The Breakdown: A statistical look at round three of the Six Nations

By Peter Hanson 23 February 2018 125
The Breakdown: A statistical look at round three of the Six Nations

It is crunch time in the Six Nations this weekend, with a crucial Calcutta Cup clash in Edinburgh taking place and Ireland looking to end their Wales rut.

England are aiming to win a third straight championship and second Grand Slam in the space of three years, and are protecting a proud recent record against Scotland at Murrayfield.

Ireland have designs on a clean sweep of victories themselves and welcome a Wales side to Dublin who have proved troublesome in recent history.

France's build-up to their fixture against Italy has been blighted by off-field problems, but Jacques Brunel will see the visit of the Azzurri as a great opportunity to end a barren run.

With the help of Opta, we take a look at the best stats ahead of the third round of matches.

 

France v Italy

France are enduring one of their poorest runs in 50 years, with their eight-game winless run their worst since 1968-69 when they went 11 matches without a win.

Mathieu Bastareaud returns from suspension for the alleged use of a homophobic slur, and will add much-needed muscle in Les Bleus' midfield for what will be his first Six Nations match since 2015.

History does not favour Italy, who have beaten France just twice in 18 Six Nations contest – lifting the Giuseppe Garibaldi trophy in 2011 and 2013.

Opposing coach Jacques Brunel is a familiar face for the Azzurri, having previously coach Italy and led them to win over his home country five years ago.

 

Ireland v Wales

Ireland will have to arrest a poor run of form against Wales to keep their Grand Slam hopes alive, with Joe Schmidt's men having failed to win in the last three contests between the teams – their worst sequence since an eight-game streak between 1971 and 1979.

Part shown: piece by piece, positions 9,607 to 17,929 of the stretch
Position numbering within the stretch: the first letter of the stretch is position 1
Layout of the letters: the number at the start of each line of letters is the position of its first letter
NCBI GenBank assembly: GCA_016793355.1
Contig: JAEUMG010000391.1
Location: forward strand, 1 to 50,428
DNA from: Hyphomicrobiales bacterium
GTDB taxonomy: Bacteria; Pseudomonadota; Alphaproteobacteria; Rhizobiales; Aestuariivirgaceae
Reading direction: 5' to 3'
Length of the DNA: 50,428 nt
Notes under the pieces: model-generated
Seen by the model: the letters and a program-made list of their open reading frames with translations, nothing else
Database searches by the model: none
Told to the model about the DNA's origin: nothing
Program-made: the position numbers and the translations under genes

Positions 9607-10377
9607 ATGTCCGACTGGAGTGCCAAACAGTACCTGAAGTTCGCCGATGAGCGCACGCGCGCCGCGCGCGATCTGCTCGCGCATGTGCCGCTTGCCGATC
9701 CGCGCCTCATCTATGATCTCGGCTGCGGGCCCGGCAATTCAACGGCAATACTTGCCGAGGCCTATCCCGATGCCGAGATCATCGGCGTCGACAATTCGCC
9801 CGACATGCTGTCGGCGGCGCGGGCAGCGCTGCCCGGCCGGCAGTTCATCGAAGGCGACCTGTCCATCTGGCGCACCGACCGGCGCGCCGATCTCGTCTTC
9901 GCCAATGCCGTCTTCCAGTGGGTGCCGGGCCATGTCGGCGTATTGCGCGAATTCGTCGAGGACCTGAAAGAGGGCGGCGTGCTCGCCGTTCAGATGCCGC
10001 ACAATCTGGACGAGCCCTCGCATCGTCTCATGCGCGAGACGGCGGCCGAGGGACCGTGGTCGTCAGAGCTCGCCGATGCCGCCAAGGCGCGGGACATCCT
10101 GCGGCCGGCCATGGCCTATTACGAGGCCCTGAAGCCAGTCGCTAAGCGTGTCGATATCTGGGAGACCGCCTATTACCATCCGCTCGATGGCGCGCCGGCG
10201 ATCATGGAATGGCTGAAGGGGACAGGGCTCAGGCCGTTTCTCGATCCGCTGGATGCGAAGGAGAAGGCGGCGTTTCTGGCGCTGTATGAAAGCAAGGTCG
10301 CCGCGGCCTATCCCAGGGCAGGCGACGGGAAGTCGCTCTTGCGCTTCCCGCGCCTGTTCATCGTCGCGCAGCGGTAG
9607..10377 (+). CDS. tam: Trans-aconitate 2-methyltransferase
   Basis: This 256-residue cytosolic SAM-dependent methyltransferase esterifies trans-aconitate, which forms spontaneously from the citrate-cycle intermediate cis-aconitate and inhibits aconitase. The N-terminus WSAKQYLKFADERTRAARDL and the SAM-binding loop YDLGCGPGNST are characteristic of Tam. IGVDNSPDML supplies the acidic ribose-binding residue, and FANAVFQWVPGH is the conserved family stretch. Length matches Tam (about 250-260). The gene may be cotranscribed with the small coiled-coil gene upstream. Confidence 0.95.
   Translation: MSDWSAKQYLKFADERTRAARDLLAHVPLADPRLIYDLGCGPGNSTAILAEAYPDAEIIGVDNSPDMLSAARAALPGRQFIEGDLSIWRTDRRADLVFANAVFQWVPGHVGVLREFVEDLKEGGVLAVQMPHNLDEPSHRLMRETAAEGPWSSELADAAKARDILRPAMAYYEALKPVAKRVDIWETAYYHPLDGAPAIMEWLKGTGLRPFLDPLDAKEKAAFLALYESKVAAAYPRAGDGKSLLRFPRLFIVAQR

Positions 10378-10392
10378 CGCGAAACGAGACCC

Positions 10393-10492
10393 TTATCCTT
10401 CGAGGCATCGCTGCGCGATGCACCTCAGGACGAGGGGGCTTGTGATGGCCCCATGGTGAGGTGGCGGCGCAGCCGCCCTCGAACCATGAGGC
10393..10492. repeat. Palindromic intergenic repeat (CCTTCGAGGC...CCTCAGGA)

Home comforts should provide some relief, though, with no side leaving Dublin with a win since England's 12-6 win in 2013 – Ireland since winning 10 and drawing two at the Aviva Stadium.

No European tier-one player has more tries than Keith Earl's eight since the start of 2017, while Rory Best will earn his 109th cap and overtake the legendary Paul O'Connell as Ireland's most-capped forward.

Warren Gatland will take charge of Wales for the 100th time (excluding games he has been absent or with the British and Lions), and has 50 wins to his name so far.

Ireland will be pleased to see George North among the replacements, the Wales winger scored twice against the men in green last year and is fourth on the Six Nations' top try scorers list – just one shy of Ben Cohen's tally of 16.

 

Scotland v England

The hosts know that only a win against their old rivals will realistically keep their Championship hopes alive, but Scotland have not beaten England in the Six Nations since 2008 – losing eight and drawing one since.

Indeed, Scotland have lost their past three at Murrayfield against England and have failed to score a try in their past six home championship matches against them, but their run of five straight home wins in the tournament is as many as they had managed in the past 23.

Chris Robshaw has proved a good luck omen for Eddie Jones, with the former captain winning 19 straight games in an England shirt – only Lawrence Dallaglio's streak of 28 can better than run.

Owen Farrell and Jonny May have been typically influential for England, with the duo making more clean breaks than anyone else in this year's Six Nations and providing two try assists apiece.

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Peter Hanson

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